Carro Ford, Xerox Corp.
CSUsustainability

How do colleges and universities save the planet?

They modify energy sources. Construct more-sustainable new buildings. Change investment policies. Sign climate-neutral pacts. Shift to natural gas for campus power. Offset energy through wind power. If you’re part of the American College and University Presidents’ Climate Commitment (ACUPCC), you might be one of the schools taking big steps like these.

Through ACUPCC, over 665 institutions have pledged to actively support climate neutrality in their operations, education, research and community engagement. Hundreds of ACUPCC institutions have publicly reported their greenhouse gas emissions inventories and published climate action plans.

Top-Down Commitment and Grassroots Results

Clearly, higher ed has made progress, especially where there is top-down commitment to environmental issues. By agreeing to ACUPCC, university presidents commit their campuses to making significant changes. That’s about as top-down as it gets.

Action at the grass roots level also helps. In “Presidential Perspectives. 2013-2014 Series: Elevating Sustainability Through Academic Leadership,” the editors note that “Institutional leaders must recognize that promoting sustainability begins internally with campus infrastructure, business practices, and university policies.” It doesn’t get more “grass-roots” than putting focus on printed documents and the devices that support them.

Dramatic Results from Managed Print Services

One example that’s getting attention is Cleveland State University, part of the Ohio public university system. With a student body of over 16,000, plus 575 faculty and 1,000 staff, you can imagine the amount of printing going on. Or maybe you can’t. Cleveland State didn’t either.

In a recent article about the project on Castleink.com, Jack Boyle, Cleveland State Senior Fellow and Former Vice President, Business Affairs and Finance, stated, “We really didn’t know how many devices were out there and where they were, and how many copies they were producing. It was an eye-opener when we discovered that there were over 2,500 devices that various departments and colleges were maintaining.”

Xerox began working with Cleveland State University in 2013 to manage printing and improve sustainability. As it turned out, Xerox also helped the university save a lot of money. A lot of money.

Achieving A More Sustainable Campus

A state-issued mandate required Ohio public universities to reduce energy spending by 20 percent by 2014. Cleveland State administration looked into typical cost-cutting efforts like more efficient lighting, but it was printers that would end up giving them dramatic results.

Among the energy-efficiency bids Cleveland State received was a Managed Print Services proposal from Xerox. Xerox promised to make campus printing more energy efficient and guaranteed $500,000 in print savings within the first year, putting the actual estimate for energy and print savings at $525,000.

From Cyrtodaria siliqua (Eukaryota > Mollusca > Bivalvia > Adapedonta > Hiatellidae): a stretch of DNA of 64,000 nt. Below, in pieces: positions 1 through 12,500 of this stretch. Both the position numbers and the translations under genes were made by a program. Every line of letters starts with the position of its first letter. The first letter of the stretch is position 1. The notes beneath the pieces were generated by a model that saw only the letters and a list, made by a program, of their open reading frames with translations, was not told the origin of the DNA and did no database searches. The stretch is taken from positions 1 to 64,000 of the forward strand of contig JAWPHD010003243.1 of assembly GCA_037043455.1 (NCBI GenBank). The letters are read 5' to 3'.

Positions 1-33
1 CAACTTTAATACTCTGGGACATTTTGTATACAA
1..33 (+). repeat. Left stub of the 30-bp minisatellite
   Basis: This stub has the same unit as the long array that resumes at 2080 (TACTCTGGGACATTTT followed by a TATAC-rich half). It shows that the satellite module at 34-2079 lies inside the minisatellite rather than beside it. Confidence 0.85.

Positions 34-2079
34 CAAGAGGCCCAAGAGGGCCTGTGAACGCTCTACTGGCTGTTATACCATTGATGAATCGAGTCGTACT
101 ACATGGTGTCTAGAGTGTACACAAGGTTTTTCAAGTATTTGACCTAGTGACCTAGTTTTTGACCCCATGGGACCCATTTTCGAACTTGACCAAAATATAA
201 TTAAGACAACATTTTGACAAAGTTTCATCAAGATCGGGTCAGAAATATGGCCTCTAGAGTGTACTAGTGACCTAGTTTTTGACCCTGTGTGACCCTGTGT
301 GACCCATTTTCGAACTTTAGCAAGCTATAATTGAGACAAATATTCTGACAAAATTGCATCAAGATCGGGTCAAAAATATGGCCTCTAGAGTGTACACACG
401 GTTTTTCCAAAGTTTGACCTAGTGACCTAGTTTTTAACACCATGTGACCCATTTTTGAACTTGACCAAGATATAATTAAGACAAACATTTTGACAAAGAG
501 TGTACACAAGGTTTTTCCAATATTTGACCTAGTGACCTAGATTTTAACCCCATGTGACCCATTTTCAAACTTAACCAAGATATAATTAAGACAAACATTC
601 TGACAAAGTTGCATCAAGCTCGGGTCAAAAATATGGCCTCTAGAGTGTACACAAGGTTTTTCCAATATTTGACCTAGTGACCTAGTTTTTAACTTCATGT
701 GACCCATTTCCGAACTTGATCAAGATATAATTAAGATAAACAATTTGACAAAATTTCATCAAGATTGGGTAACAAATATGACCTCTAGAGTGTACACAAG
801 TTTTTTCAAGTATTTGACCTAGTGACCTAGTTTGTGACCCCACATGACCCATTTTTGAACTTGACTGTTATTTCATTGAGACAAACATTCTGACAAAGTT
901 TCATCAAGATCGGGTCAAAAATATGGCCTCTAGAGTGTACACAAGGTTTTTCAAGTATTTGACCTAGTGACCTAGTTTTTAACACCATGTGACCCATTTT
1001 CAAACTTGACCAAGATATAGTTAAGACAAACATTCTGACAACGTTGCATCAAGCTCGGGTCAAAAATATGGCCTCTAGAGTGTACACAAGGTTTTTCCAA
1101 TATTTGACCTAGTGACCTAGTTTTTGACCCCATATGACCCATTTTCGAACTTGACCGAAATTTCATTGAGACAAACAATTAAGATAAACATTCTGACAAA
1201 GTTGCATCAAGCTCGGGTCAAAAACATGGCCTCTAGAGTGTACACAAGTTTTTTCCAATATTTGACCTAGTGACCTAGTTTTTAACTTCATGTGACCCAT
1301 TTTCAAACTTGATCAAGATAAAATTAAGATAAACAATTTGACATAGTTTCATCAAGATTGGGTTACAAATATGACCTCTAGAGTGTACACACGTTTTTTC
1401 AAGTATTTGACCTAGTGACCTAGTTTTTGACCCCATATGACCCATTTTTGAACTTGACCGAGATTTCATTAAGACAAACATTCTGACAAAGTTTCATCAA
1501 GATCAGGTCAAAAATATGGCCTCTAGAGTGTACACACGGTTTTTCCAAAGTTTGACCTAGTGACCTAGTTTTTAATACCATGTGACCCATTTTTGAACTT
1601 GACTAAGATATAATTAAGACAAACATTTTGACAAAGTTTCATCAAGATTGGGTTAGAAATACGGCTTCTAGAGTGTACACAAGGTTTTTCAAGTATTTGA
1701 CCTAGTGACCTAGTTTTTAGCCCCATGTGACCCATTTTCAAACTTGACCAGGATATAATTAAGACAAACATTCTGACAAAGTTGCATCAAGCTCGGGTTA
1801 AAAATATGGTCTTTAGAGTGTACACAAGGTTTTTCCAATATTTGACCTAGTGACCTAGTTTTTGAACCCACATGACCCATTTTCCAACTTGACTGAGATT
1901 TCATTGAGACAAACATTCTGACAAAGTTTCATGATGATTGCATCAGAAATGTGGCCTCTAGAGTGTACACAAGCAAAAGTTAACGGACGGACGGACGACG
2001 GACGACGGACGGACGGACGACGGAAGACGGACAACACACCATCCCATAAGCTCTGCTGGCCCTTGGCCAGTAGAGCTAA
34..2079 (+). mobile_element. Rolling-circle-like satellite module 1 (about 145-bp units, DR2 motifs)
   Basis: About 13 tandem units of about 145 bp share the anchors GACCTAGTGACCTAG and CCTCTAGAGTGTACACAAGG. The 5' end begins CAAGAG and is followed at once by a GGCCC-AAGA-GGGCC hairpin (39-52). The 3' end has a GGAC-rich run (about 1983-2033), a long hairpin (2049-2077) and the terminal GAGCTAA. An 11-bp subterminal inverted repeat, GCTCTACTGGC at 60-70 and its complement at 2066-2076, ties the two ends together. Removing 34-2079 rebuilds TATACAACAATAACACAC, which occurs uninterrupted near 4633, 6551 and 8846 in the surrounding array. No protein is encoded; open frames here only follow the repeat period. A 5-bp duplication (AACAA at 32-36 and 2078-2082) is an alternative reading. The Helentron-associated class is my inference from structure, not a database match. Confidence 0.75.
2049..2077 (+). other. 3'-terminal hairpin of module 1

In other coverage in Baseline magazine, Boyle pointed out “One of the things we kept track of early on was usage patterns. A lot of departments said they needed two printers. We looked at the usage patterns over the first year and made changes when we found that one of the printers was not being used—or was seldom being used.”

Fewer Printers. Less Energy. Full Functionality.

The Xerox MPS assessment led to an 86 percent reduction in print devices, from 2,500 to just 350. By optimizing the print environment, the university also slashed energy consumption. However, faculty and employees still had access to multifunction devices in their work areas. “Everybody has the functionality to be able to get color,” Boyle said.

As Xerox Managed Print Services transformed campus printing, there were fewer devices to manage, and paper volume dropped. “We were actually producing 41 million pieces of paper every year through the 2,500 pieces of equipment we had on campus. As it turned out, after year one, we were down to just under 32 million pieces of paper,” Boyle noted.

While sustainability results hit their targets, cost savings went over the top, coming in at $685,000 in the first year of the 10-year agreement. The university reduced kilowatt expenditure by more than half. With the MPS contract in place, the university’s energy usage dropped from 425,000 to 200,000 kilowatts per hour.

Cleveland State Sustainability Summary:

  • Savings of $550,000- $600,000 annually in equipment, maintenance and energy costs
  • 56 percent greenhouse gas reduction
  • 59 percent solid waste reduction
  • Exceeded state sustainability requirements

Want inspiration for your sustainability goals? These short videos might just do it.